High-end pro gear is also smoother with less harmonic distortion at any operating level so the sound is automatically purer. Finally, pro gear will more often interface well, i.e., drive any subsequent processor you’d like in your vocal recording chain—from pro to junk.
I try to start with the best gear possible and I have my own collection to use when I’m “camping out” in a studio that does not offer my fave pieces. As an independent engineer, it’s a smart investment to own a high quality professional vocal recording chain you can use anywhere.
For more reasons that are not necessary to cover here, there are two schools of thought about the design philosophies and sound of mic pre-amps:
—“Super pristine” and transparent to convey accurately the microphone’s signal
—“Enhancement” – sonic embellishment through harmonic coloration and/or the inherent characteristics of non-linear, small signal amplifiers
Both types have their place in today’s recording but my preference for vocals (unless directed otherwise by the artist and producer) is for a transparent and clean signal chain. Some of my choices for clean, discrete transistorized mic pre-amps include the George Massenburg Labs GML 8302, Audio Engineering Associates RPQ, Avalon Design M5, and Millennia Media HV-3 and STT-1.
For tube-based pre-amps that can be operated in clean modes, I’ve always liked the Manley Mic/EQ-500 Combo, Groove Tube ViPre, DW Fearn VT-1, and old Telefunken V72 units. Tube mic pre-amps, by virtue of the tubes, have a built-in “personality.” They can be very clean but, when overdriven, get into coloration zones unique to each of them.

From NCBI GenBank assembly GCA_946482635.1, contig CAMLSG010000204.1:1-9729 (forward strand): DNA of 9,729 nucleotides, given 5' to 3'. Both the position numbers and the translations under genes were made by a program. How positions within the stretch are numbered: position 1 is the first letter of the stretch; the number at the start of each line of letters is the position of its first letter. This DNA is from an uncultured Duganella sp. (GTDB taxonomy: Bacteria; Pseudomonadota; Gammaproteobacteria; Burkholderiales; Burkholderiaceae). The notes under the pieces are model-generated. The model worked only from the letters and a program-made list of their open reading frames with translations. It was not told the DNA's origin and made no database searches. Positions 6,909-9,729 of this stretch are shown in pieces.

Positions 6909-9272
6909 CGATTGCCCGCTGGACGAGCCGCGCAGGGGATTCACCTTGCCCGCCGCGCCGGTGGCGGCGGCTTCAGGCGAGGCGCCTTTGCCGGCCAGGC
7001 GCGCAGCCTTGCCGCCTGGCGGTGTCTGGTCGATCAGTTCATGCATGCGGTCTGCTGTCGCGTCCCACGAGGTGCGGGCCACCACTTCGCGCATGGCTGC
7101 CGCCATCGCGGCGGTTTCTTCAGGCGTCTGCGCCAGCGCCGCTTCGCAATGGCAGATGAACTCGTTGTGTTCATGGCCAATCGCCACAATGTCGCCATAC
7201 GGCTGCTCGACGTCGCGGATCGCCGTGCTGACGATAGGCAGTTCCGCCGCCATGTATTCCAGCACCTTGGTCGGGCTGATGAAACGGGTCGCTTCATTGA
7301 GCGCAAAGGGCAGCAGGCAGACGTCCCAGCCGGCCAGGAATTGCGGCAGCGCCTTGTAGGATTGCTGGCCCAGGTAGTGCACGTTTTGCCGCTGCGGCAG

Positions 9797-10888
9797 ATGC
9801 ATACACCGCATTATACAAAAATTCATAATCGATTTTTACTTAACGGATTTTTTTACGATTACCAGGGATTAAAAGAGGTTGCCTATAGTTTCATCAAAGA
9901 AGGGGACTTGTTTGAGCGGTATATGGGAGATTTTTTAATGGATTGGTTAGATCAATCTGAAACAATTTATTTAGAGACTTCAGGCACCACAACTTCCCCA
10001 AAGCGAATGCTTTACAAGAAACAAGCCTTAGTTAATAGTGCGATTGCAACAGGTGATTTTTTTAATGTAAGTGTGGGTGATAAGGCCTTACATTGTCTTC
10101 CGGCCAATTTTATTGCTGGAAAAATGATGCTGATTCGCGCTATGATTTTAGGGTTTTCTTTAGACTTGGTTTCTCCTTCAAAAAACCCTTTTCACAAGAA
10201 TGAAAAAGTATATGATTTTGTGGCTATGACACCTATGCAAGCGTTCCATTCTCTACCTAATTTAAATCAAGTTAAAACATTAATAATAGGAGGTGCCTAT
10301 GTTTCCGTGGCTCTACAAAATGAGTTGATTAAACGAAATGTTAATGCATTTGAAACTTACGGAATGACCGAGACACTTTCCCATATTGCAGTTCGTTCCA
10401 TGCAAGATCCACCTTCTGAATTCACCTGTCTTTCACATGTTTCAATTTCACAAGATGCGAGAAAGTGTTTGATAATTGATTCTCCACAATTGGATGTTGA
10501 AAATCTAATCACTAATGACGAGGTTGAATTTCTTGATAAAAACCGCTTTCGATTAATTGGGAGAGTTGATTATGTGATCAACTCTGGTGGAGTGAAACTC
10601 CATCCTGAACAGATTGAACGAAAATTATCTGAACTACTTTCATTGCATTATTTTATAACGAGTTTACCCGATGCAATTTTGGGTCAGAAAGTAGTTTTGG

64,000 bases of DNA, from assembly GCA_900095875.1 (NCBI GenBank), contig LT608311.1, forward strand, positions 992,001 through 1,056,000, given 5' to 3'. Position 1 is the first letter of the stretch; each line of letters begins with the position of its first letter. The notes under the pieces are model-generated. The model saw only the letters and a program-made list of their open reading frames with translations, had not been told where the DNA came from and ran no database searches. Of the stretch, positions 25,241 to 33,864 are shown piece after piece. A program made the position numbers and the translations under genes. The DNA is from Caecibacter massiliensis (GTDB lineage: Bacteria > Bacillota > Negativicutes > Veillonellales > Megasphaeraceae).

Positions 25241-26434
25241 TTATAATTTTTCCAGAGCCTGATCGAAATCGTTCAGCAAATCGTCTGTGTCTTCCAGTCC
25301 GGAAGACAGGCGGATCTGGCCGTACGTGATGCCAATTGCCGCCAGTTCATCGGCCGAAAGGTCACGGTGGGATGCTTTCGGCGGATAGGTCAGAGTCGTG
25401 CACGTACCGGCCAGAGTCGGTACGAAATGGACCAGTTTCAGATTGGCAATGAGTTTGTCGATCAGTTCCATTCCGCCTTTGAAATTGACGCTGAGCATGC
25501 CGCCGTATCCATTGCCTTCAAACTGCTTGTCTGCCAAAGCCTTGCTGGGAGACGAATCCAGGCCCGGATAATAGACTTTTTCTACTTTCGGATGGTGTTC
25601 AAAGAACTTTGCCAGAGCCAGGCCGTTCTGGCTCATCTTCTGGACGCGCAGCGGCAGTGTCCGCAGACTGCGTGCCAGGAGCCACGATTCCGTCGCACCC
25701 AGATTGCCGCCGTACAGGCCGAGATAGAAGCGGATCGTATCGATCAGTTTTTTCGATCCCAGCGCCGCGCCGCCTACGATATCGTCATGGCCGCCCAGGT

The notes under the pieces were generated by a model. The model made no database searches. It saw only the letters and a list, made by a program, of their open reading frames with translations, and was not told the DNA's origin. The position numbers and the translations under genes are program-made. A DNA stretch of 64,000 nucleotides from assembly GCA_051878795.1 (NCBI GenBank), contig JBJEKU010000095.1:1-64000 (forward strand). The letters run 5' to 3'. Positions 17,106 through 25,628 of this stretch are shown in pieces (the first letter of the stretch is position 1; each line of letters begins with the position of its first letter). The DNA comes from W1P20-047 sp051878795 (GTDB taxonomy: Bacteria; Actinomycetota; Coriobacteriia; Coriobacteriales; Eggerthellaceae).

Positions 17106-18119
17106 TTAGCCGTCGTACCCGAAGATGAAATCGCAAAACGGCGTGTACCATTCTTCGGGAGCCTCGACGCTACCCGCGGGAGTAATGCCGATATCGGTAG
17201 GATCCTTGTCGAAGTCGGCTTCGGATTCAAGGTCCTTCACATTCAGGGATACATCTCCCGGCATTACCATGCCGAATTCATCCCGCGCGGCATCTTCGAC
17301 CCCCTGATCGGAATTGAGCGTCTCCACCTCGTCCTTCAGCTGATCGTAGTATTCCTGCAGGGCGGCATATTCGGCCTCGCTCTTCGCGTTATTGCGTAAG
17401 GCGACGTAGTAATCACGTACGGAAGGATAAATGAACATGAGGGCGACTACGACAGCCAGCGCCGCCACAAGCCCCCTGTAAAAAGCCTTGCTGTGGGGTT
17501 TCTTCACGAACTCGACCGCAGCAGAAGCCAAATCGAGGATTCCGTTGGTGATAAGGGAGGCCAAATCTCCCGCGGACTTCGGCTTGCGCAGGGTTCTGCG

“Colorful” transistor microphone pre-amps I like are the old British Neve 1066, 1073 and 1084 modules for their thick-sounding Class-A design and line input, mic input and output transformers; for more punch and purity, I like the API (Automated Processes Inc.) model 512C amplifier for its Class-AB amp that gives a harder and “in your face” presence; the Helios Type 69 mic/EQ unit is ‘60s-era technology and a very “vibey” sounding unit also from England; and the Chandler Germanium, which uses esoteric transistors to produce its unique sound.
Mic & Signal Chain System
When deciding on a vocal recording chain, consider both the mic and mic preamp as a system. If you’re looking for a super warm and “tubey” sound, try using a tube condenser and a tube mic pre-amp.
Such was my choice for recording Rod Stewart on a couple of albums. He sounded best on a completely stock and original Neumann U67 tube condenser (no pad and no roll-off) into a tube-based Manley EQ500 Mic/EQ Combo that I followed with a TubeTech CL1-B compressor—a slightly colorful and all tube signal chain. This chain did not accentuate Rod’s raspy vocal quality we all love, yet it kept enough mid-range cut to compete with the track.
A much cleaner and more pristine path might be a Brauner Phanthera FET-based condenser microphone into a GML 8302 mic pre-amp followed by a dbx 160SL compressor that uses a VCA (voltage controlled amplifier) for nearly transparent gain control.
This signal chain would produce a more neutral or uncolored sound that is completely faithful to the source. I’ve found recording choirs with a super-clean chain like this reproduces the rich harmonic content in the best way.